Thursday, October 16, 2014

Summarizing my Summer Running Season (part 1)

Al Goldstein 5K Speed Series - even
in the midst of a downpour!
This past Sunday was the culmination of a four month long training regimen, my first running of the marathon distance at the 37th Annual Bank of America Chicago Marathon.  Since I didn’t qualify with 9+1 in 2014 (the completion of nine New York Road Runners (NYRR) races and volunteering at one event in one calendar year for NYRR members to qualify for the following year’s NYC Marathon) for New York City this year, and didn’t get in via lottery, I tried my luck with Chicago’s lottery in March and got news in mid-April that I got in.  I began my training regimen after joining Front Runners New York in June, and was able to get some coaching advice from Coach Mike Keohane and used his marathon training calendar to get me started.

My 14 mile long run route
to the Rockaways
I trained for the most part on my own, and also began to increase my weekly mileage in June.  I ran in a bi-weekly 5K series in Prospect Park, hosted by the Prospect Park Track Club (where I ended up setting PR’s at every subsequent race!) and also took a 10-week session of running classes with New York Road Runners, which helped to Improve my running economy, form, muscular strength, endurance, and speed.  By this time, I had already scheduled a few races in the early fall, so I tweaked my training calendar to my racing schedule.

My first #victoryheadstand photo,
after RnR Chicago
I also arranged my long runs – 14 miles, 16 miles, 18, 20, and 22 at various points throughout my training.  Being one to not really enjoy multiple loops of Central Park since New York City racing is pretty much held there week in and week out, I sought out some fun and potentially scenic routes to do my training.  My 14 miler happened just after July 4th weekend, and I got my pal Josie, who I had reconnected with running into her at baggage check for the Brooklyn Half in May, to join me on a run from the Aqueduct Race Track in Queens down Cross Bay Boulevard through the neighborhoods of Howard Beach and Broad Channel into the Rockaways, where we would continue along Beach Channel Drive and Rockaway Point Boulevard to Fort Tilden and Jacob Riis Park.  It was my first running of a “further than a half marathon” distance where I didn’t get a medal at the end L.  In mid-July I did my first back-to-back races, a 5K on Saturday and a half on Sunday (where I PR’d, see the mention in the previous post), in Chicago as part of the Rock ‘n’ Roll series;.  It also gave me a bit of a preview for the “lay of the land” for the Chicago Marathon.  I also treated it as a 16 mile long run, since my recovery time between races was pretty short. Not necessarily advisable, but I was at that time, running every other day, and strength training in between.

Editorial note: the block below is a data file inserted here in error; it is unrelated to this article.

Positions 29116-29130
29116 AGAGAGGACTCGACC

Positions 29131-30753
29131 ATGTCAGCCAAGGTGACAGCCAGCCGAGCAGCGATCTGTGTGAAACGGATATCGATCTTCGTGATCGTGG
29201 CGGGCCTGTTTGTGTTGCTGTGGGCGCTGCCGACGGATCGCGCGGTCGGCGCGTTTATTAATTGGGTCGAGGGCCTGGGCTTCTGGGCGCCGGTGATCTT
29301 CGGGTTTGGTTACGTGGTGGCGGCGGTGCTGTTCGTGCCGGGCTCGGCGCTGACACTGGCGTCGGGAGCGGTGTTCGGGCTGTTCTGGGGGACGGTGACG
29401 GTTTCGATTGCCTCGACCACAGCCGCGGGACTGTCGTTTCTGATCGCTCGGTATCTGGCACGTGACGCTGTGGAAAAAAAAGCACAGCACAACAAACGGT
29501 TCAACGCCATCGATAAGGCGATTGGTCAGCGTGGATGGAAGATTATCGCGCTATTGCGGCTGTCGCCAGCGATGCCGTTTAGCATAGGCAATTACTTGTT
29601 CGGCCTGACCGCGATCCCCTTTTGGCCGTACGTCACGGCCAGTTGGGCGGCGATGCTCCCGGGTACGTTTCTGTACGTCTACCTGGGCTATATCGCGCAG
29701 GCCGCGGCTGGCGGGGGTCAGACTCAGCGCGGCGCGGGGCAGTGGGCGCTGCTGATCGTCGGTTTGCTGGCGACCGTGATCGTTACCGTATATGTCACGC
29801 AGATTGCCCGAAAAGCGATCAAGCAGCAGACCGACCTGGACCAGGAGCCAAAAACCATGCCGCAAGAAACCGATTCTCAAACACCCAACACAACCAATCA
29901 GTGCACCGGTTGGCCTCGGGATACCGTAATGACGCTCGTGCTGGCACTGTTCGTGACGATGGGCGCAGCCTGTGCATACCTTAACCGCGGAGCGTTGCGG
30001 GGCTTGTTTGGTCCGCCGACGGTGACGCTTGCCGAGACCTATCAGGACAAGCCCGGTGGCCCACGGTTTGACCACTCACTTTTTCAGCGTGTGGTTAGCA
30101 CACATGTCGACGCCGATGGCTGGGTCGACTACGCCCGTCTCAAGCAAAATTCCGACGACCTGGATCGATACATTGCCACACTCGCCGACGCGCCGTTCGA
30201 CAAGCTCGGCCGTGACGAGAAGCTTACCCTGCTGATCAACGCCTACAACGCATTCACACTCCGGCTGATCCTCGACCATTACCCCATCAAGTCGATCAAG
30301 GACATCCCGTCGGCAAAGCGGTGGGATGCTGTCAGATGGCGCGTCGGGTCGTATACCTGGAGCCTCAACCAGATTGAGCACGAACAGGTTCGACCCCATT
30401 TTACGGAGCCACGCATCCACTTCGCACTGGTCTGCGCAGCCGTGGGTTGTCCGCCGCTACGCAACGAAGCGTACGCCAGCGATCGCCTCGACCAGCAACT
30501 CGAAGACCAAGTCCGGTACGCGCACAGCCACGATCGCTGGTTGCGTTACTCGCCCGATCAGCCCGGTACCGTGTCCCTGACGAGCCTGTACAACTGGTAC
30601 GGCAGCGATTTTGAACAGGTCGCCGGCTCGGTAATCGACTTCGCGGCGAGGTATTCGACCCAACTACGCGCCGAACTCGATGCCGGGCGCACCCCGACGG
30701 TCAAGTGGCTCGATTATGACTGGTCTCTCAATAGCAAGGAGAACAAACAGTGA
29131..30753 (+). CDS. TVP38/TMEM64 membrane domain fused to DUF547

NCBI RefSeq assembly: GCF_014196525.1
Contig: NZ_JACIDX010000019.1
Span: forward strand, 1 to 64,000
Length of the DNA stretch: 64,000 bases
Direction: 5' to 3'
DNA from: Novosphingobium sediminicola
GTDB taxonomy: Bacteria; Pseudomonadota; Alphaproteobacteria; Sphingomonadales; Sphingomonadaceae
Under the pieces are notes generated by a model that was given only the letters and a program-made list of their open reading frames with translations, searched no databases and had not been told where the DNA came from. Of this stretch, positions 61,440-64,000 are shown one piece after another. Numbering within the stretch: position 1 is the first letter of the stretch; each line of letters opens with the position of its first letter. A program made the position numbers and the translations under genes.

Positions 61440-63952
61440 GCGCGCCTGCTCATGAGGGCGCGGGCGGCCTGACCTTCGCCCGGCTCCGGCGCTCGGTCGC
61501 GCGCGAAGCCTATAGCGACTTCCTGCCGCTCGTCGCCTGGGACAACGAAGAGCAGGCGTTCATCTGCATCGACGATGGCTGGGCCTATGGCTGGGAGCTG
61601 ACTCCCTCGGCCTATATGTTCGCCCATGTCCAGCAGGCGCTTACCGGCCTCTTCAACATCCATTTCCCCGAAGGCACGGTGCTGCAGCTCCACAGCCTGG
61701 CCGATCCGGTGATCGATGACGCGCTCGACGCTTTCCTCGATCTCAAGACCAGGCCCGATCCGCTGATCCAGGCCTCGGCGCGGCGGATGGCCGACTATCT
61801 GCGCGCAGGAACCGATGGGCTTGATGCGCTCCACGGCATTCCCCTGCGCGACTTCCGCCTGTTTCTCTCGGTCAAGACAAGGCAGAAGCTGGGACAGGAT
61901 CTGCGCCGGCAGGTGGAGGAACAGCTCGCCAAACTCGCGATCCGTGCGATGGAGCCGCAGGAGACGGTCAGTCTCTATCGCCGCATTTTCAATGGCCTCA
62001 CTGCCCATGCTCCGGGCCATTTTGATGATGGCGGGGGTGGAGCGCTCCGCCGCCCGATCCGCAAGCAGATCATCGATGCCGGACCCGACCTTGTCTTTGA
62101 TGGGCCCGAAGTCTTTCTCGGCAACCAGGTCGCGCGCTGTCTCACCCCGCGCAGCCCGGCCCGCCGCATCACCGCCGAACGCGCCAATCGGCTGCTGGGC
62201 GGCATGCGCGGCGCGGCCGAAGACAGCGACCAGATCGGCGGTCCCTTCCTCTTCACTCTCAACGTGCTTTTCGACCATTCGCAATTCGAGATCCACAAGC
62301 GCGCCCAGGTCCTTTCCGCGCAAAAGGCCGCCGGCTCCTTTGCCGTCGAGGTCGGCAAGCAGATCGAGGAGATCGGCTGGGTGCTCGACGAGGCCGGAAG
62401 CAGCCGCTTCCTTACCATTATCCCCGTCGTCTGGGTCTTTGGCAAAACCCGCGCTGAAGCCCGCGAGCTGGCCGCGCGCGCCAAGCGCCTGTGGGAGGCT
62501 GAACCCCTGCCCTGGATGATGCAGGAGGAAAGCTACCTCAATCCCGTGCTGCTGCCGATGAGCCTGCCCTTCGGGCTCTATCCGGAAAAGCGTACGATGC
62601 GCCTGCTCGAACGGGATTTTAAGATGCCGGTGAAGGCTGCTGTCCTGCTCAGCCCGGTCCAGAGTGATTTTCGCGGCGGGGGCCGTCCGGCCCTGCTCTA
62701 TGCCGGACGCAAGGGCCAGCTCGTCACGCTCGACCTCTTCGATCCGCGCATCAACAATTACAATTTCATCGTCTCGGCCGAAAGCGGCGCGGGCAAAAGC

My 20 mile route from Greenwich, CT
to City Island in the Bronx
In August, I did a true 16 mile long run, running from my apartment in Jackson Heights, Queens, down Northern Boulevard across the Queensboro Bridge and into Central Park, where I did two loops – I was joined on the second loop of Central Park by new friends Hilary and Cory, who would later participate in the Ragnar Relay DC with me.  Mind you, this was the day after my fastest loop of Central Park, where I was able to complete the NYRR Team Championships 5 Miler in 42:20, just about an 8:28 per mile pace.  I ended up skipping my 18 mile run, since I had done back to back mileage adding up to 21 miles. A few weeks later, I ran my 20 mile long run, and this was a fun one.  I took the Metro North up to Greenwich, CT, and mapped out a route down the old Boston Post Road, an old system of mail-delivery routes between Boston and NYC that evolved into some of the first major highways in the US, through towns along Long Island Sound all the way down to City Island in the Bronx.
Bike and running paths through
Pelham Bay Park in the Bronx
This was where trouble began to brew.  I ran that 20 miler in a conservative 10:38 per mile moving pace (not counting stops along the way for stretching and a 10 minute break at the halfway point at a Starbucks in Mamaroneck).  I reached City Island at about sunset, and settled down for a delicious seafood dinner at Sammy’s Crab Shack.  As I was finishing the run, right around mile 18, I started to experience a little tinge of pain on the inside of my knees. After sitting for two hours eating dinner, I immediately felt a more throbbing pain in both knees. As I was getting back up to head back to Queens via public transportation, it started to feel a bit worse.  Over the course of the next couple weeks, there was a bit of "popping" with dull pain (eventually progressing to slight or no pain) right at the outside of my knee joint; after about a week I was able to walk fine, but felt like I was definitely compensating for the issues in my right leg if I tried to run. I took a solid two weeks off of running and consulted with two physical therapists for some different sorts of treatment….

[to be continued!!]

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